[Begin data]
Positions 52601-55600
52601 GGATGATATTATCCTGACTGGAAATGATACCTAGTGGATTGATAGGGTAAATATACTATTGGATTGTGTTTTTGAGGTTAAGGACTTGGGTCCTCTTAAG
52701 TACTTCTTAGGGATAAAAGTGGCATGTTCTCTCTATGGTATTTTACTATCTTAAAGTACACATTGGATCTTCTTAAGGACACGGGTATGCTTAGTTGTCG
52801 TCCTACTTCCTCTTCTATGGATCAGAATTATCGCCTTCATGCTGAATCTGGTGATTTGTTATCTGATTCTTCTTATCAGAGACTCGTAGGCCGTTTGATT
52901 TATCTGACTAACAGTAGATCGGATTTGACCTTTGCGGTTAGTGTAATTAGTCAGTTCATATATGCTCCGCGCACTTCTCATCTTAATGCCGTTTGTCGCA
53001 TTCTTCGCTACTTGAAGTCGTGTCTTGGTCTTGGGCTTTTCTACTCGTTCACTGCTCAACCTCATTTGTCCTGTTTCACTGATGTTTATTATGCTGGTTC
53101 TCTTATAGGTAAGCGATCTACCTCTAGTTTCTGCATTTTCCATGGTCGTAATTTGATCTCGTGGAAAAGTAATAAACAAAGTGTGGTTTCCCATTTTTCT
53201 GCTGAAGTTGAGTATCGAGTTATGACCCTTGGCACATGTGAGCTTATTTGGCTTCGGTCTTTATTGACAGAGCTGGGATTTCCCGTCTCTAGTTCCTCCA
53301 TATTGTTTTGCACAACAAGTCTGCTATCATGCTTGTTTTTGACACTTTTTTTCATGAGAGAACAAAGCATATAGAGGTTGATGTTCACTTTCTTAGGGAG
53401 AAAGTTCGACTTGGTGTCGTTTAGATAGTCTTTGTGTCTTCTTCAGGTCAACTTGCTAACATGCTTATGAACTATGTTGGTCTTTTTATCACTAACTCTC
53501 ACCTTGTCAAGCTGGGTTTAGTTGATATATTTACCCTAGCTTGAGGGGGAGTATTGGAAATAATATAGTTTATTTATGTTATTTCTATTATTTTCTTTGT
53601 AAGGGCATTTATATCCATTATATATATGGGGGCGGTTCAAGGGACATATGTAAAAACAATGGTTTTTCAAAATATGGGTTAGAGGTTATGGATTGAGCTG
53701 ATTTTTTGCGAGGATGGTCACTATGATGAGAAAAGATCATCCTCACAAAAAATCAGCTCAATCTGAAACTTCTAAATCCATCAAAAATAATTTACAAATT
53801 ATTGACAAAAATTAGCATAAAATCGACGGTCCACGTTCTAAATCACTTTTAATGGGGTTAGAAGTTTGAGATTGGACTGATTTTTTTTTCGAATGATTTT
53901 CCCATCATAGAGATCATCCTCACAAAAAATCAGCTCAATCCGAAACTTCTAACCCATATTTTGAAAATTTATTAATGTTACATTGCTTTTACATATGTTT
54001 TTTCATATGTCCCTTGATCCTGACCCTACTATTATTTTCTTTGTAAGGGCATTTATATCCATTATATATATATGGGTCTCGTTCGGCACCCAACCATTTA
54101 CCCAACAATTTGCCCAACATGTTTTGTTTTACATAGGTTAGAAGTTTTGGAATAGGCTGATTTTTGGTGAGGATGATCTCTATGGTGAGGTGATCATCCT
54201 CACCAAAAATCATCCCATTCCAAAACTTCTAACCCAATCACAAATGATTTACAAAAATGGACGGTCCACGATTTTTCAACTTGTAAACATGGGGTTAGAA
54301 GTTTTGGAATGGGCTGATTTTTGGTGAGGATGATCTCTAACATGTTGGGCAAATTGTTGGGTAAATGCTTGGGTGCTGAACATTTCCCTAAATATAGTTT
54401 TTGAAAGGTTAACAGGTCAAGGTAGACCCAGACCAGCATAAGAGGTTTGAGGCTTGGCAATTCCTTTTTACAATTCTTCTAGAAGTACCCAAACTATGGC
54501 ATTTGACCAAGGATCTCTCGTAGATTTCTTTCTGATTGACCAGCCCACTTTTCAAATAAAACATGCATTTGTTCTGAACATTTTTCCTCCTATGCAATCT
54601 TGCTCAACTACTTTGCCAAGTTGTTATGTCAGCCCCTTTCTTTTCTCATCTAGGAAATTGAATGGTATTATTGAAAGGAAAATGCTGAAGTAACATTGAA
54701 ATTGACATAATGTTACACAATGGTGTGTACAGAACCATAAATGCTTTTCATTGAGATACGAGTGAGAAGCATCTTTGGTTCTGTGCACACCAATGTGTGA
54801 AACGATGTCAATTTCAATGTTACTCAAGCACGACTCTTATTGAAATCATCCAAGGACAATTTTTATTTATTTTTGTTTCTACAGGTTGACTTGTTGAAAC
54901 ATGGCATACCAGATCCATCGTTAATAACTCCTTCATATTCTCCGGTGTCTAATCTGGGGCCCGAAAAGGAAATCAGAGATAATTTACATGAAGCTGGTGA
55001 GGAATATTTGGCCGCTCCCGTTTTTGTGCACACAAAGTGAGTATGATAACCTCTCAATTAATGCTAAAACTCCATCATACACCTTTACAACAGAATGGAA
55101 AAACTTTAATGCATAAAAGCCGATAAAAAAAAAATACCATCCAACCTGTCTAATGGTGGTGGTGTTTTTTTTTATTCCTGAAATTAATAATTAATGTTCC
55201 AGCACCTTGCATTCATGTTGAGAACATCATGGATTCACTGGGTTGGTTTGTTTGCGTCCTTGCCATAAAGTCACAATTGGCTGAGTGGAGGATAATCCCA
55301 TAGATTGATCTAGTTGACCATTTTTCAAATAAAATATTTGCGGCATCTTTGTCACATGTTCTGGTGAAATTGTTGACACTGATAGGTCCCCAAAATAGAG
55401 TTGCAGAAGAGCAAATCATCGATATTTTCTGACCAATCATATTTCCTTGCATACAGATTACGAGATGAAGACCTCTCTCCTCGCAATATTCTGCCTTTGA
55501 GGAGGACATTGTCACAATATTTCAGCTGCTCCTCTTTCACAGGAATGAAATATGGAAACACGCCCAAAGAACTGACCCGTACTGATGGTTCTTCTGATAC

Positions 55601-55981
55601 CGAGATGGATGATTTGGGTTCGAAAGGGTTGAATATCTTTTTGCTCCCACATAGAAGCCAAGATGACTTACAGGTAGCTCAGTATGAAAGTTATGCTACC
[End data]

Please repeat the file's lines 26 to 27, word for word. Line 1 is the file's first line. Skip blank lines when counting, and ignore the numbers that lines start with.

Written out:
55001 GGAATATTTGGCCGCTCCCGTTTTTGTGCACACAAAGTGAGTATGATAACCTCTCAATTAATGCTAAAACTCCATCATACACCTTTACAACAGAATGGAA
55101 AAACTTTAATGCATAAAAGCCGATAAAAAAAAAATACCATCCAACCTGTCTAATGGTGGTGGTGTTTTTTTTTATTCCTGAAATTAATAATTAATGTTCC